Opinion & Analysis

Innovation has cyclists’ back

A technological device that helps cyclists respond to traffic threats behind them will hopefully reduce road deaths of cyclists such as Burry Stander, whose body is carried out of a church. Picture: THE TIMES

A local radar invention, developed in Stellenbosch and bought by Garmin SA, will help cyclists to ride defensively, writes Graeme Addison


Uber gears up to throw a spanner in the works

Picture: THE TIMES

Upstart Uber’s clash with the metered taxi industry is probably just phase one of its onslaught against the traditional transport establishment


DIY, quite a turn-up for the books

Harper Lee’s second novel took 50 years to be published. Self-publishing offers a faster route to market than traditional publishing houses, which have suffered staff cuts. Picture: REUTERS/LUCAS JACKSON

Self-publishers have spotted a gap in an industry in flux, writes Tom Nevin

Arts & Entertainment

ON THE STAGE: Broken hearts, crushed spirits in Sophiatown

Crepuscule, written by the late Can Themba, is the story of the author’s doomed relationship with a white woman in Sophiatown in the 1950s. Picture: RUPHIN COUDYZER

Ablaze with ideas, optimism and creative energy Khayelihle Dominique Gumede is one of a new generation of South African storytellers, writes Christina Kennedy

Featured Partners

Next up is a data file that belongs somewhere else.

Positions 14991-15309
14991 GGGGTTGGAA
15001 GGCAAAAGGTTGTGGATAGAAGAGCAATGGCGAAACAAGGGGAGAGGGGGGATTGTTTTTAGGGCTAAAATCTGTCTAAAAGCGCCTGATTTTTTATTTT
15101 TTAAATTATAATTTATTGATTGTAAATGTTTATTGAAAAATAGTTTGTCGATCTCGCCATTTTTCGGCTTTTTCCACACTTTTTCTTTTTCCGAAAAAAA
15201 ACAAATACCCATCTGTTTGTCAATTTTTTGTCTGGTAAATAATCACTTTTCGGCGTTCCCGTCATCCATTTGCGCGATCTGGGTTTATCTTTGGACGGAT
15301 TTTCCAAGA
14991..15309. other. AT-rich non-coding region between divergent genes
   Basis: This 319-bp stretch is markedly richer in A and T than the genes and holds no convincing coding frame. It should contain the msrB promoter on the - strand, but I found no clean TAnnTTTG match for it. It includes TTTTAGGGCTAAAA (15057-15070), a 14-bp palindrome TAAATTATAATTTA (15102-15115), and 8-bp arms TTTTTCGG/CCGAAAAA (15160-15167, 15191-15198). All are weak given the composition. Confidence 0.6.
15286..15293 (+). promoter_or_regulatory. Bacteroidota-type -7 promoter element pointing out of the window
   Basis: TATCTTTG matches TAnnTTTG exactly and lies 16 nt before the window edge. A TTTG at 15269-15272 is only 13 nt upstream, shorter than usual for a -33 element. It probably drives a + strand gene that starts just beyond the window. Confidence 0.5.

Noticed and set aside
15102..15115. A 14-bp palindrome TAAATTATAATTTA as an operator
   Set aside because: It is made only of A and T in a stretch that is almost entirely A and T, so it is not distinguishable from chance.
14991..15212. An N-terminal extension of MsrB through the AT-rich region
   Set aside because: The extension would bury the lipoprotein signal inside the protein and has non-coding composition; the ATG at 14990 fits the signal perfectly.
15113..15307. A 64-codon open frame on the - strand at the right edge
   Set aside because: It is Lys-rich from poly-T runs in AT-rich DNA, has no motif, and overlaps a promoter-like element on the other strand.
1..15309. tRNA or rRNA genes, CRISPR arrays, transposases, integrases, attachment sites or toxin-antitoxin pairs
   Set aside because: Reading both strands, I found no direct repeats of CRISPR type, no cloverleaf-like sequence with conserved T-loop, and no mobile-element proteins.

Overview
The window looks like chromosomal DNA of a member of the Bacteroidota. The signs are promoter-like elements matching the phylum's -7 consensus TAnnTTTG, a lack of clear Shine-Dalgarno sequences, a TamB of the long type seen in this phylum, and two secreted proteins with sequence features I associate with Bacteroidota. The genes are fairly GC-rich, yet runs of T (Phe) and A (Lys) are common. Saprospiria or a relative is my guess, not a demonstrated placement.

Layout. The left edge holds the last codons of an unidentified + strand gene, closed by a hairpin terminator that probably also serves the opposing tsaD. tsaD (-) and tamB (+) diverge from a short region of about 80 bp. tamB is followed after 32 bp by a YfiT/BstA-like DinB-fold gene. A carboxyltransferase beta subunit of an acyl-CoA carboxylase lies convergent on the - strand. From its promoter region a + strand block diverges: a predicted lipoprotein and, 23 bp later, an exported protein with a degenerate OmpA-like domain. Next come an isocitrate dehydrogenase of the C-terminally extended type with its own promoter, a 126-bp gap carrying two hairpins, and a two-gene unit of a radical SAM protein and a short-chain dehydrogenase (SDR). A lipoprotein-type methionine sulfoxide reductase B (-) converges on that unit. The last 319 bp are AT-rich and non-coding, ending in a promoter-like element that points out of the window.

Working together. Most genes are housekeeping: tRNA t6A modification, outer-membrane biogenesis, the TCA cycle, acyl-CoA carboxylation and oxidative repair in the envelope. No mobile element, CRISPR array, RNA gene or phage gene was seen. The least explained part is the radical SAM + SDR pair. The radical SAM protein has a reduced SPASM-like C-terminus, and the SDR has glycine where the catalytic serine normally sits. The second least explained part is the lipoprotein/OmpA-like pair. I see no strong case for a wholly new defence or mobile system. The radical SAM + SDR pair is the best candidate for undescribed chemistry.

Allowing our customers to prosper while honouring their values

Since its inception in SA in 2006, Absa Islamic Banking has provided a competitive alternative for customers who want to enjoy banking that is governed by Sharia law

Featured Partner

Cars, motorcycles & driving


INTERNATIONAL LAUNCH: A master class in evolution

Designers have given the new Audi R8 a more edgy look.  Picture: AUDI AG

Motor News travelled to Faro, Portugal to sample the second generation Audi R8


FLEET NEWS: Making (better) use of trade’s tools

It is important for managers to capitalise on the data available to reduce the impact of the rising costs.  Picture: THINKSTOCK

Mark Smyth found that fleet managers approach their role very differently


INDUSTRY NEWS: Smart way to store info

A screenshot of the new Santam accident reporting app.  Picture: SANTAM

There is now an app to make vehicle crash insurance claims easier


INDUSTRY NEWS: Move to downplay hacking concerns